Olga Boznańska: The painter of souls

The 80th anniversary of Olga Boznańska's death

Olga Boznańska is one of the most important artists of the 19th and early 20th Century, famous for her original style and boundless devotion to art. She was born in Krakow, the daughter of engineer Adam Boznański, Nowina coat of arms, and Eugénie Mondan, of French origin, on 15 April 1865.

Olga Boznańska, Self-portrait, 1893 (public domain)

It was her mother who encouraged her to paint. Young Olga took drawing lessons, including courses organized at what was then known as the Technical and Industrial Museum. Among her teachers were Kazimierz Pochwalski, an outstanding portraitist, as well as the art collector and painter Józef Siedlecki, who gave her drawing lessons. Boznańska wanted to continue her education in Munich, which was then an important artistic centre, although in comparison with Paris or even Berlin, it was considered quite provincial. However, a group of Polish artists, some of whom she knew personally, had decided to settle down in this city. Because she was a woman, she was not admitted to the Academy of Fine Arts. Instead, she took lessons with private teachers.

In Munich, she painted her first mature works which were received positively by both the critics and the public. Despite growing international recognition, Boznańska, an ambitious painter, was underestimated in her native Krakow. For this reason, when the well-known painter Julian Fałat offered her a professorship at the Women’s Faculty of the Krakow Academy of Fine Arts a few years later, she refused. At the same time, she gained praise for the paintings she exhibited in Vienna, Paris and London. European governments and national institutions purchased her works. Interestingly, the first of Boznańska’s paintings purchased with public money, “Portrait of the Painter Paweł Naumen” (1893), went to the National Museum in Krakow.

Olga Boznańska, Portrait of the Painter Paweł Naumen”, 1893, (public domain)

Boznańska developed her style very early. Already in the 1890s, she was using a dark color tone sometimes broken by contrasting bright elements. However, she did not succumb to the latest fashions in art. She did not use bright colours, nor did she take up the open-air painting so characteristic for the impressionist artists who were so popular at that time. Unlike the Impressionists, she tried to bring out the psychological depth of the depicted personage. She attached great importance to details that emphasized features and character. Boznańska did not use varnish, thanks to which the texture of her paintings seemed more matte, giving the final work something of an unfinished look. Most often, she utilized a neutral background, which also directed the viewer’s attention to the presented figure. She was surprised when her work was labelled  Impressionism. “Me and Impressionism?”, she asked in response to the claim.

Probably one of her most famous paintings was created during her stay in Munich. She was not yet thirty when she painted “The Girl with Chrysanthemums” (1894). In this picture, we can first of all notice her rejection of the Munich tradition and her inspiration by the mood characteristic of the work of James Whistler.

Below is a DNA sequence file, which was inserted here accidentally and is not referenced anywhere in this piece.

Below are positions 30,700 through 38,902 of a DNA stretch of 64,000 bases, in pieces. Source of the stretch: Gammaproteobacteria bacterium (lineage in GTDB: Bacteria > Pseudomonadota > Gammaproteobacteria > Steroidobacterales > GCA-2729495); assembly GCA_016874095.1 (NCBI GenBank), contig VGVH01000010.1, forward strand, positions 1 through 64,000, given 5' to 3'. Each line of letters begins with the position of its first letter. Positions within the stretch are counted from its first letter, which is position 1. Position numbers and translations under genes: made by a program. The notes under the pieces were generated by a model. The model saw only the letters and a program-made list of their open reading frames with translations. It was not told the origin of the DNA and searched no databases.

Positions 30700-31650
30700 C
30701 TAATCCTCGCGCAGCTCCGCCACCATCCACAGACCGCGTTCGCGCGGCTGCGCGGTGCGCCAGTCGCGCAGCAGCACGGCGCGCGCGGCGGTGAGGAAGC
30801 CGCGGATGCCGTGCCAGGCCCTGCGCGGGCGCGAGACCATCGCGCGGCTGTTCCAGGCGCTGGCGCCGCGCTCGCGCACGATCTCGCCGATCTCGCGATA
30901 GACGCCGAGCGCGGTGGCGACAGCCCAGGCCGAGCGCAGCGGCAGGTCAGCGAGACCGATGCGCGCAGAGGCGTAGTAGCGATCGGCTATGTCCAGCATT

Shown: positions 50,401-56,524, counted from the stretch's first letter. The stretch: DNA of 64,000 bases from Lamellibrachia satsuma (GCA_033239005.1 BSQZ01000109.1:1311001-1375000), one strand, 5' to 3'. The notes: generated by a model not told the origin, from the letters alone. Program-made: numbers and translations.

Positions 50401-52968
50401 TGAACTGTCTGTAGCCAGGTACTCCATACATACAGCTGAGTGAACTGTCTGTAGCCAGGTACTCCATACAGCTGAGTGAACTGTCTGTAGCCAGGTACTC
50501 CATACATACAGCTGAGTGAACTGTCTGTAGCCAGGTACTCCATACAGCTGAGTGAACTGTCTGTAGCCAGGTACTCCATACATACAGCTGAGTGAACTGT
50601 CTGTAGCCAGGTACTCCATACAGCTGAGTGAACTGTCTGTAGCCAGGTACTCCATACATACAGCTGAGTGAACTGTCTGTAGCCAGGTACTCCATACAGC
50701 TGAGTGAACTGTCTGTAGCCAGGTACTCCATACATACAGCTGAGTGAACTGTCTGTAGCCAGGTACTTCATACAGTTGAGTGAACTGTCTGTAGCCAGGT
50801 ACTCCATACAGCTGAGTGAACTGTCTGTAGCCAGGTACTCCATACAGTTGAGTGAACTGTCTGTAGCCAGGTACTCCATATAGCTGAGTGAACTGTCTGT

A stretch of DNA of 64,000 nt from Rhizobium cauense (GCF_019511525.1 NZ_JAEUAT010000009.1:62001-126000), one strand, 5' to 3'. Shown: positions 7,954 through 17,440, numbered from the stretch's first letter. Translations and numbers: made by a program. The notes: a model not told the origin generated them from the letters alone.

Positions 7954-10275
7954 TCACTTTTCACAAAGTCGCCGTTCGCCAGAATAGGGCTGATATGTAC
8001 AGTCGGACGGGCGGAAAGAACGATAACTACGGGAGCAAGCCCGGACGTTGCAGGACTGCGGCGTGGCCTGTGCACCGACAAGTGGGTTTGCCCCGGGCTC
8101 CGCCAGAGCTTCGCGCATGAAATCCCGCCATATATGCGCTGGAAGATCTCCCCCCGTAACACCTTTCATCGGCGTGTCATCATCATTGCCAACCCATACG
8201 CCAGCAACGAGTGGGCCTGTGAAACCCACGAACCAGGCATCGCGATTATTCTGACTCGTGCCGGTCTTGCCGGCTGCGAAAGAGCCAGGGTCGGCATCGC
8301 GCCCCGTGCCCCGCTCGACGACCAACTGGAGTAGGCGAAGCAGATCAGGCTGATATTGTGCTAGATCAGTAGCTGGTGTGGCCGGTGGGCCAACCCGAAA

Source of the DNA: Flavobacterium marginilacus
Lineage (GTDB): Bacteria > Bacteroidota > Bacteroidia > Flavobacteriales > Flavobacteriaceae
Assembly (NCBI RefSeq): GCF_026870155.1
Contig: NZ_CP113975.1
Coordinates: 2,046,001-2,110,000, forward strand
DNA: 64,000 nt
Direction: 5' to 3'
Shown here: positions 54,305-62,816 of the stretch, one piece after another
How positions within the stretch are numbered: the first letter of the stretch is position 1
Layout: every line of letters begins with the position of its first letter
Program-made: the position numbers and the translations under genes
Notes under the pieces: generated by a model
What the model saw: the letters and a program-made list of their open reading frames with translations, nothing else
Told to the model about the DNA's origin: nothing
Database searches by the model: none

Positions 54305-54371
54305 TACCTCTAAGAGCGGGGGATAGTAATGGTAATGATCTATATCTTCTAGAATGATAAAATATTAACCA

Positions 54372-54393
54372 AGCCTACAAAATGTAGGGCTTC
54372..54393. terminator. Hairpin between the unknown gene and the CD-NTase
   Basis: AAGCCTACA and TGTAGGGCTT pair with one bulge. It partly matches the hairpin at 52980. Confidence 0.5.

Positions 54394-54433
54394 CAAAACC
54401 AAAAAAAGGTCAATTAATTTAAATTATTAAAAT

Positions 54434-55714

Olga Boznańska, The Girl with Chrysanthemums, 1894 (public domain)

Her portraits brought her great fame. Thanks to the methods she developed, which consisted of gently applying paint and waiting for it to dry, the whole work does not look dirty and disordered, which is easy when using dark tones, in which brown and grey predominated. The stretcher used by the artist intensified the intended effect. Mostly she painted on gray cardboard which absorbs oil paint. A model posing for a portrait by Olga Boznańska, however, had to be patient. The artist painted very slowly, and it took several dozen sessions to complete a work.

In 1898 she moved to Paris, where she would spend the rest of her life. However, she was unable to make a living from her work and relied upon her father’s financial assistance. At the same time, she managed her savings poorly. As soon as she enjoyed an inflow of cash, she quickly distributed it amongst those in need. Moreover, they, after knowing her address, often reached out to her for help. After her father’s death in 1906, her primary source of income was the rent from the Krakow house she inherited from him. At the same time, Boznańska could count on the support of friends.

Boznańska never married. As she emphasized herself, her painting studio gave her the greatest happiness and safety. This dark, gloomy and stuffy space allowed her to devote herself entirely to her beloved art. Boznańska rarely used the entertainment offered by the French capital, but she did not shun company. There were often many guests in the studio.

Olga Boznańska, View from the studio window, c. 1912 (public domain)

After the First World War, Paris changed. New fashions appeared, new trends in art emerged, and the tastes of the viewers changed. Then Boznańska received fewer commissions. However, she remained faithful to her style. At the end of her life, tragic events left their impact – both her sister’s suicide and the outbreak of the Second World War, which cut her off from relatives living in Poland. Boznańska died in solitude on 26 October 1940 at the Hospital of the Sisters of Mercy in Paris.

Author: Piotr Bejrowski
Translation: Alicja Rose & Jessica Sirotin